Prohibition may be over, but some Nova Scotians continue to make a living distilling and distributing spirits.
The province’s distilleries — almost as a nod to the rum runners — recently took home 31 medals at the 2019 Canadian Artisan Spirit Competition.
The competition, which is organized by Artisan Distillers Canada, highlights some of the best artisan booze across the country.
And as Ironworks Distillery co-owner Lynne MacKay pointed out, Nova Scotians know how to make a good product.
“The very fact that Nova Scotia did so well I think is notable,” said MacKay, whose own distillery earned 10 medals, including gold for their gin, pear eau de vie, Bluenose rum and vodka.
MacKay explained that the province punches above its weight given there are only a dozen active distilleries.
For example, British Columbia — which won 104 awards — has more than 60 distilleries.
But when the results are regarded on a per distiller basis, each Nova Scotian distillery earned 2.6 medals to British Columbia’s 1.6.
MacKay said the advanced thinking of the NSLC has helped cultivate an impressive distilling industry.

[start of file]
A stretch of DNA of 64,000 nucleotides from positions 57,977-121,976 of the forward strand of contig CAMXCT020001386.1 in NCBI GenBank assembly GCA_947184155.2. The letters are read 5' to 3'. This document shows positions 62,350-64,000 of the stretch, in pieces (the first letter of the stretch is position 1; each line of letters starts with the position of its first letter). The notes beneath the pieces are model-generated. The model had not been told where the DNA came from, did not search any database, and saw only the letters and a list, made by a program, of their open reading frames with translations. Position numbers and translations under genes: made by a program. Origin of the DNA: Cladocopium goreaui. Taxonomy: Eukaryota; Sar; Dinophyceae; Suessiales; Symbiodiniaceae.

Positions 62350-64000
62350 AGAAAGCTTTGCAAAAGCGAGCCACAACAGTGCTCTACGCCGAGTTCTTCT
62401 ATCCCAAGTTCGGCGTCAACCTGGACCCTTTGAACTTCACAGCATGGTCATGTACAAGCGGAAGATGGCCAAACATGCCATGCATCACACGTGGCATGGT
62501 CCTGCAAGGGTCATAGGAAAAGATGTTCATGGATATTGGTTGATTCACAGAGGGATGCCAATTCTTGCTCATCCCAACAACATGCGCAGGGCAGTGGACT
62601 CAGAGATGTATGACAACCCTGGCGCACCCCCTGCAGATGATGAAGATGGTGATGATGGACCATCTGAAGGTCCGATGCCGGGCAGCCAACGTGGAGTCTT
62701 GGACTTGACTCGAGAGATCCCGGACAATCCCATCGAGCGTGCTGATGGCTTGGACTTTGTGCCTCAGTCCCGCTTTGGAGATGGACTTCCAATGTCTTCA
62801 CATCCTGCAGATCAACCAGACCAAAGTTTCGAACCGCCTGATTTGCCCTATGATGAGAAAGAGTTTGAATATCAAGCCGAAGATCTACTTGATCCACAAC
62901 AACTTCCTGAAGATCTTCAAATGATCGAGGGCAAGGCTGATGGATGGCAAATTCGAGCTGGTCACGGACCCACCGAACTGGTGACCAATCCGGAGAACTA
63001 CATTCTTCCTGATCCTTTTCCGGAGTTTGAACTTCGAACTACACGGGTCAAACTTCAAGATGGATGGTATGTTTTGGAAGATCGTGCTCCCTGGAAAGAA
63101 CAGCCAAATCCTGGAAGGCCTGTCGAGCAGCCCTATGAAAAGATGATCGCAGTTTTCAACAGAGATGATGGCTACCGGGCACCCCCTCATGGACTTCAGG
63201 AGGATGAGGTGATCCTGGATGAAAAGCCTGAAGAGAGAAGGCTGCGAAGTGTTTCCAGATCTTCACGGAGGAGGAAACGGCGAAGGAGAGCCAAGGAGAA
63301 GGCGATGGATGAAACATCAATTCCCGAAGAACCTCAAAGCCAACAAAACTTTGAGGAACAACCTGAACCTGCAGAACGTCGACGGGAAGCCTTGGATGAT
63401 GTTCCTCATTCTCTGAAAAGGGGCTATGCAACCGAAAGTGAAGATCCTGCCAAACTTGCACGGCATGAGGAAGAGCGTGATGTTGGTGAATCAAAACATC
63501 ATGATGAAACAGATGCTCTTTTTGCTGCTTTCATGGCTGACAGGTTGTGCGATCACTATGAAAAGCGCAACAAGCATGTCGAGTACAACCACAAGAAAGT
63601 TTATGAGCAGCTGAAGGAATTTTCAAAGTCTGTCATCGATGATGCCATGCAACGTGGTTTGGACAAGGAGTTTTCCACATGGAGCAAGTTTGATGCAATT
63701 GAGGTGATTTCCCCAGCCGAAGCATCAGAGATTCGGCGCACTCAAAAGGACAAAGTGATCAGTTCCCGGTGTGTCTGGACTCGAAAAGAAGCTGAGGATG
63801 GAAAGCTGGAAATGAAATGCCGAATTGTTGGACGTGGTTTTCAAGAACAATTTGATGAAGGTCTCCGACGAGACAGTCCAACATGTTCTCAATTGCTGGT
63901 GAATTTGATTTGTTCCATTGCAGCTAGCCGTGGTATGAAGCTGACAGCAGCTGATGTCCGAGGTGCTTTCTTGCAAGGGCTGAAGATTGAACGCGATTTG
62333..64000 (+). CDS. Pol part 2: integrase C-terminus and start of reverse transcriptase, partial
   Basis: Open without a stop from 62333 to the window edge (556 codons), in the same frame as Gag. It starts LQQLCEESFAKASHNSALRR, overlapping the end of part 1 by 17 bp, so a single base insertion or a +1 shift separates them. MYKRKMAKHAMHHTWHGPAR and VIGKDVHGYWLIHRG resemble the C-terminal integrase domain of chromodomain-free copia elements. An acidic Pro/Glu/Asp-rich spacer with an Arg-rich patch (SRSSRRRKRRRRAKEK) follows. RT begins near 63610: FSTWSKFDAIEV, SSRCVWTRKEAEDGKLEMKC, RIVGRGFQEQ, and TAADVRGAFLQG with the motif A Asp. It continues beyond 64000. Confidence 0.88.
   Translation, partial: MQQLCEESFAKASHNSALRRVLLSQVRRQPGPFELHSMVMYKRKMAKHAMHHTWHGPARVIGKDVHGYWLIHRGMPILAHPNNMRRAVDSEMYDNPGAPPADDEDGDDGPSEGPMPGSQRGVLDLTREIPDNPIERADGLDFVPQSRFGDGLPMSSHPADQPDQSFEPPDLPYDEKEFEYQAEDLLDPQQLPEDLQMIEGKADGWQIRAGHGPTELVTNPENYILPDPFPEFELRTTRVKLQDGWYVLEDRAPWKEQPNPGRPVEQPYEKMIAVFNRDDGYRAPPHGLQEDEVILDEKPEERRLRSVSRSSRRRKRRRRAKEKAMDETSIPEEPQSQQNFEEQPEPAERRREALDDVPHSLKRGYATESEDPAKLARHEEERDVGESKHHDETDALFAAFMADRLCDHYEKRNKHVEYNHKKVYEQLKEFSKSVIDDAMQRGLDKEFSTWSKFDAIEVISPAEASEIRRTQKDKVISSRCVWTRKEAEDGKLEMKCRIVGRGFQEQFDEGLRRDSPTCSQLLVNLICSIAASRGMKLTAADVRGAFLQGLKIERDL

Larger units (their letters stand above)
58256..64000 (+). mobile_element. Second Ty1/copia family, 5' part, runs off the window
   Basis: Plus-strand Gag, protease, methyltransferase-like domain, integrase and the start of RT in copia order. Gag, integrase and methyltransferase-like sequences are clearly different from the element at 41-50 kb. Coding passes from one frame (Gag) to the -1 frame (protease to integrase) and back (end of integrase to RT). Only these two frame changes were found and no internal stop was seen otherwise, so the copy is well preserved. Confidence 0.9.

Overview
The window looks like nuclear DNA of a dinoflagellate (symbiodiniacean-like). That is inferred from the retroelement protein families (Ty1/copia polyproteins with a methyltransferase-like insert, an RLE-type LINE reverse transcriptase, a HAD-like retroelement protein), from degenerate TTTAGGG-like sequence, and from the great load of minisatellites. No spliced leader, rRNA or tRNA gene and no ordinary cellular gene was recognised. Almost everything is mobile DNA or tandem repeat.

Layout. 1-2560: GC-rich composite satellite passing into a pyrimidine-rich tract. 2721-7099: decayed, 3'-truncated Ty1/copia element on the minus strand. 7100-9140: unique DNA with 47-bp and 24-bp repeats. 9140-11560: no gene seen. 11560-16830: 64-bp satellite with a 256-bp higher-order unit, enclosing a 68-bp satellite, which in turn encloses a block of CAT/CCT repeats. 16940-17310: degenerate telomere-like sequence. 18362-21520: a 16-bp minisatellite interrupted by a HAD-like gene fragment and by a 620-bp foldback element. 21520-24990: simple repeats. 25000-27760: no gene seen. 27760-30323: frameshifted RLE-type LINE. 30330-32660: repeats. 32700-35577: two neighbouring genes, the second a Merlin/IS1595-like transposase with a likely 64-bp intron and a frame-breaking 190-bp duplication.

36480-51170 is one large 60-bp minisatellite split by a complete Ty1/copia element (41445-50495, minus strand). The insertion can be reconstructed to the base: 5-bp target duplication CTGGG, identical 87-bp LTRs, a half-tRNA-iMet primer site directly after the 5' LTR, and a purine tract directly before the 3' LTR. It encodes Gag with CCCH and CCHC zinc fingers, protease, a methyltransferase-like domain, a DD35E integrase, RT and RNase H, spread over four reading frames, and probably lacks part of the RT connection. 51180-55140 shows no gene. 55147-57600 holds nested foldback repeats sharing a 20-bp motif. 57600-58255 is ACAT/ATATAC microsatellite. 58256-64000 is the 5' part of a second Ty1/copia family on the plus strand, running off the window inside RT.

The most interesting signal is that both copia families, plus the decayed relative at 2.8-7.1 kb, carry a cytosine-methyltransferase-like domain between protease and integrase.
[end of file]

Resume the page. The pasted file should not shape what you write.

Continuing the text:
“When we started this business, they essentially welcomed us with open arms,” she said of the province’s liquor corporation.
“That openness of spirit and interest in encouraging an unusual artisan industry is the basis for how this world started in Nova Scotia.”
MacKay said other variables, such as great fruit and produce, have also helped the industry find a voice.
“Spirits with a story have more impact,” she said.
MacKay pointed to Ironworks’ location in historic Lunenburg and the use of local ingredients as ways of creating a connection to customers.
The Nova Scotia Good Cheer Trail, she said, has also helped market craft spirits.
“There really isn’t another enterprise like it in Canada. We’re kind of ahead,” said MacKay.
Barrelling Tide Distillery, which is based in Port Williams, also earned 10 medals while Halifax’s Compass Distillers garnered seven.